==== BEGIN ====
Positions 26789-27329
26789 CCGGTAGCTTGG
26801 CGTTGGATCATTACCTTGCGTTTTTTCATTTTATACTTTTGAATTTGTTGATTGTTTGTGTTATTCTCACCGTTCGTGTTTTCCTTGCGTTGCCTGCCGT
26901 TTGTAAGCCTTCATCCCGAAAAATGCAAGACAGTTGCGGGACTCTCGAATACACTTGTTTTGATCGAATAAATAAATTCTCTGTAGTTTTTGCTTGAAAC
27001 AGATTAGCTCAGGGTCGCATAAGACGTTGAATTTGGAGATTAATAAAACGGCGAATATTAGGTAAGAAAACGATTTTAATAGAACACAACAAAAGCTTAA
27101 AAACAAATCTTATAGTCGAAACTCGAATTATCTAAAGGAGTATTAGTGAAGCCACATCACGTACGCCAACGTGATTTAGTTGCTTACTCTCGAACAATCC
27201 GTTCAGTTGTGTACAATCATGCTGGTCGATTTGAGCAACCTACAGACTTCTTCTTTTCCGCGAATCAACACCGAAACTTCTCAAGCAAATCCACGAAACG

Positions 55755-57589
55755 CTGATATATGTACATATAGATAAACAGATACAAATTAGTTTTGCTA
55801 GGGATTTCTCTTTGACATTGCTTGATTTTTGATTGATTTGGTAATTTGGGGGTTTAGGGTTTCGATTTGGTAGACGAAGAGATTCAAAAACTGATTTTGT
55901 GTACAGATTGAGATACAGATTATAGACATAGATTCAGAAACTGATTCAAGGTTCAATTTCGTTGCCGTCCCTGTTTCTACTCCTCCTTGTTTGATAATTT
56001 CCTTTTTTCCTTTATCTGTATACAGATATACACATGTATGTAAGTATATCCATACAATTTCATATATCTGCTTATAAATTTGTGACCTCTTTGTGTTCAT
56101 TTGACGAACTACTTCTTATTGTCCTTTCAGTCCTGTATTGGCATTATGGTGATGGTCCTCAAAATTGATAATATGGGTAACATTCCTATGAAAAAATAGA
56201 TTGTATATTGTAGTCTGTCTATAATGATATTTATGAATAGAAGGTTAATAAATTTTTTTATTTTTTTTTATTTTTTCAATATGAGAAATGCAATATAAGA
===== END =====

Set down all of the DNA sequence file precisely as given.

Positions 26789-27329
26789 CCGGTAGCTTGG
26801 CGTTGGATCATTACCTTGCGTTTTTTCATTTTATACTTTTGAATTTGTTGATTGTTTGTGTTATTCTCACCGTTCGTGTTTTCCTTGCGTTGCCTGCCGT
26901 TTGTAAGCCTTCATCCCGAAAAATGCAAGACAGTTGCGGGACTCTCGAATACACTTGTTTTGATCGAATAAATAAATTCTCTGTAGTTTTTGCTTGAAAC
27001 AGATTAGCTCAGGGTCGCATAAGACGTTGAATTTGGAGATTAATAAAACGGCGAATATTAGGTAAGAAAACGATTTTAATAGAACACAACAAAAGCTTAA
27101 AAACAAATCTTATAGTCGAAACTCGAATTATCTAAAGGAGTATTAGTGAAGCCACATCACGTACGCCAACGTGATTTAGTTGCTTACTCTCGAACAATCC
27201 GTTCAGTTGTGTACAATCATGCTGGTCGATTTGAGCAACCTACAGACTTCTTCTTTTCCGCGAATCAACACCGAAACTTCTCAAGCAAATCCACGAAACG

Positions 55755-57589
55755 CTGATATATGTACATATAGATAAACAGATACAAATTAGTTTTGCTA
55801 GGGATTTCTCTTTGACATTGCTTGATTTTTGATTGATTTGGTAATTTGGGGGTTTAGGGTTTCGATTTGGTAGACGAAGAGATTCAAAAACTGATTTTGT
55901 GTACAGATTGAGATACAGATTATAGACATAGATTCAGAAACTGATTCAAGGTTCAATTTCGTTGCCGTCCCTGTTTCTACTCCTCCTTGTTTGATAATTT
56001 CCTTTTTTCCTTTATCTGTATACAGATATACACATGTATGTAAGTATATCCATACAATTTCATATATCTGCTTATAAATTTGTGACCTCTTTGTGTTCAT
56101 TTGACGAACTACTTCTTATTGTCCTTTCAGTCCTGTATTGGCATTATGGTGATGGTCCTCAAAATTGATAATATGGGTAACATTCCTATGAAAAAATAGA
56201 TTGTATATTGTAGTCTGTCTATAATGATATTTATGAATAGAAGGTTAATAAATTTTTTTATTTTTTTTTATTTTTTCAATATGAGAAATGCAATATAAGA